Network Reviews – The Ebon Vault: Glittering Rings

Welcome to our little Review section here on the Open Gaming Network.

We take products and review them, intending to give the reader the best chance of evaluating whether this particular release is for them.

There is, of course, a scoring system, similar to that used elsewhere, in a 5-star rating, which we have determined as follows:

1 * – Bad
2 * – Mediocre
3 * – Decent
4 * – Good
5 * – Excellent

The following review is an OPINION piece and only reflects the opinion and tastes (because ultimately, all reviews will be based on personal taste) of the reviewer.

That disclaimer out of the way, let’s get on with the show!

This week we give you The Ebon Vault: Glittering Rings!

Publisher: Necromancers of the Northwest

Author: Alex Riggs, Joshua Zaback

Cover Artist: None credited

System: Pathfinder

Page count: 7 ( 1 page cover, 1 page credits, 3 pages of content, 1 page Open Gaming License,1 page back cover).

As usual we take a quick look at the cover, which is a little disappointing. From what I can see it’s part of a series for Ebon Vault, but it actually sticks out from the rest of them, as it has a much more colorful cover. The cover itself isn’t bad, in that it looks like a magical tome of some sort, but it doesn’t feel particularly like something I’d be able to open and read about rings. It just feels a little neutral. – I’m guessing it’s some sort of stock art, but there’s no credits for the cover, so it could also be a custom piece (though again, no credits for the cover).

To the content!

The rings vary in cost from 5,000 to 200,000 gp – and there are 11 of them, and they vary quite a bit in quality to be honest. Now I’m not going to go through them all one by one, because that is just a bit too much, when there’s only 3 pages worth, but there are a couple of standouts that I will call out:

First I have to call out two of the rings, the guiding ring and the ring of ethereal sight as being basically spells-in-a-can (or ring), nothing wrong with that as such, but they’re not particularly exciting.
Then there’s the portal ring, which I in theory love, but there is something really off on the price of this. This is a ring for 18,000 gp – OK, but a scroll that does the same is only between 2,275 and 3,825 gp (depending on what spell we use, either plane shift or gate), if this is a permanent effect, it should be somewhere between 182,000 and 306,000 gp, again depending on the spell. And I get that this isn’t permanent as such, but you could leave the ring there, so that it is. And while the idea of a portale Gate is great, and it works well in the context of the ring, that price is just a bit too low.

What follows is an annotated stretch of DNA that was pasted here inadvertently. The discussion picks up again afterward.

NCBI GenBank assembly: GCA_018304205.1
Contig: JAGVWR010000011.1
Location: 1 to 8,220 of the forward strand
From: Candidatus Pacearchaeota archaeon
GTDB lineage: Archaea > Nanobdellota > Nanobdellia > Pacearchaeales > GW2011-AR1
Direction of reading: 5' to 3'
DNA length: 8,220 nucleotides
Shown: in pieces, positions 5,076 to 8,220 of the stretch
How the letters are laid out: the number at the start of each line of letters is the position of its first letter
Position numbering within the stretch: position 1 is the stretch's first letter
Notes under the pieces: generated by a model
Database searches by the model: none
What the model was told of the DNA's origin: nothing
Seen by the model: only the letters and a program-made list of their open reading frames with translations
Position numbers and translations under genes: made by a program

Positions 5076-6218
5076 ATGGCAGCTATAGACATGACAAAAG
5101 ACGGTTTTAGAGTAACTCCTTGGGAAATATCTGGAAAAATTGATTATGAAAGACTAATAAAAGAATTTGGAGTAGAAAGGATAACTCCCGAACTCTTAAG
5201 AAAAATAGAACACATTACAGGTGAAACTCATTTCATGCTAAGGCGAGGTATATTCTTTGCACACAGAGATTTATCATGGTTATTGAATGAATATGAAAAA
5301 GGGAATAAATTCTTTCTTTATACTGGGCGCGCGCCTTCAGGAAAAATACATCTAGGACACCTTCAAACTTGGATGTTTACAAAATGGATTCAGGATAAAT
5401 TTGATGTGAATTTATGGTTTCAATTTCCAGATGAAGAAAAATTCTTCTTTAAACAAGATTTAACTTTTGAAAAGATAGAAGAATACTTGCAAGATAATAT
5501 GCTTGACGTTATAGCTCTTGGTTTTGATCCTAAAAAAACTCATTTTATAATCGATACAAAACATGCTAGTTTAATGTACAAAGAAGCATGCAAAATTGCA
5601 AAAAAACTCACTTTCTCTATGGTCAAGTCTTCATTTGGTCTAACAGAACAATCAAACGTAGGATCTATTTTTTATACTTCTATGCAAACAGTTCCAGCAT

The replicating ring feels like it’s inspired by Draupnir (Odin’s legendary ring), and I like it. A ring that makes more of itself, for gold, it’s cool. But there’s one line there that catches my eye, and I wish it had been addressed more deeply. “Unless further improved with magic, a replicating ring confers no benefits while it is worn.” – OK. But what happens if it makes a copy of itself? Does the magic copy as well. I’m presuming that it doesn’t, since it only mentions the cost of  the ring, but it would have been cool if it even conferred a temporary benefit. For example if the replicating ring had been given a +2 bonus like a ring of protection, perhaps the new ones functioned at +1 for a week. Either that, or call out that it doesn’t copy.

The rest of the rings are good and serviceable rings, that I could see myself using in a game, especially the ring of steadfast alignment and the soul-storing ring could see some effective use in a game with a devious Game Master, on either side of the table.

And so we come to the conclusion:

This book is a bit difficult to judge as the quality of the various parts vary a fair bit. That said however, it was a generally pleasant read, with some occasional ups and downs. And that brings us to the price: at $1.49, you get 7 pages, but so much of it is just the actual covers and so on, which lets it down. If you’d given us another page of content, I’d have been happy, but when over 50% of the book is just that then I can’t be entirely happy. As such I’m afraid the conclusion is going to have to be 3-stars. It’s a decent book, but with a page or two more of rings, then it would have been a 4-star instead.

About Kim Frandsen

Kim is a freelance writer for various companies (including d20pfsrd.com Publishing, Fat Goblin Games, Flaming Crab Games, Outland Entertainment, Purple Duck Games, Rusted Iron Games and Zenith Games) as well as an editor of the Pathfinder and D&D 5th Edition product lines for d20pfsrd.com Publishing. Hopes to one day rule the world!

View all posts by Kim Frandsen →

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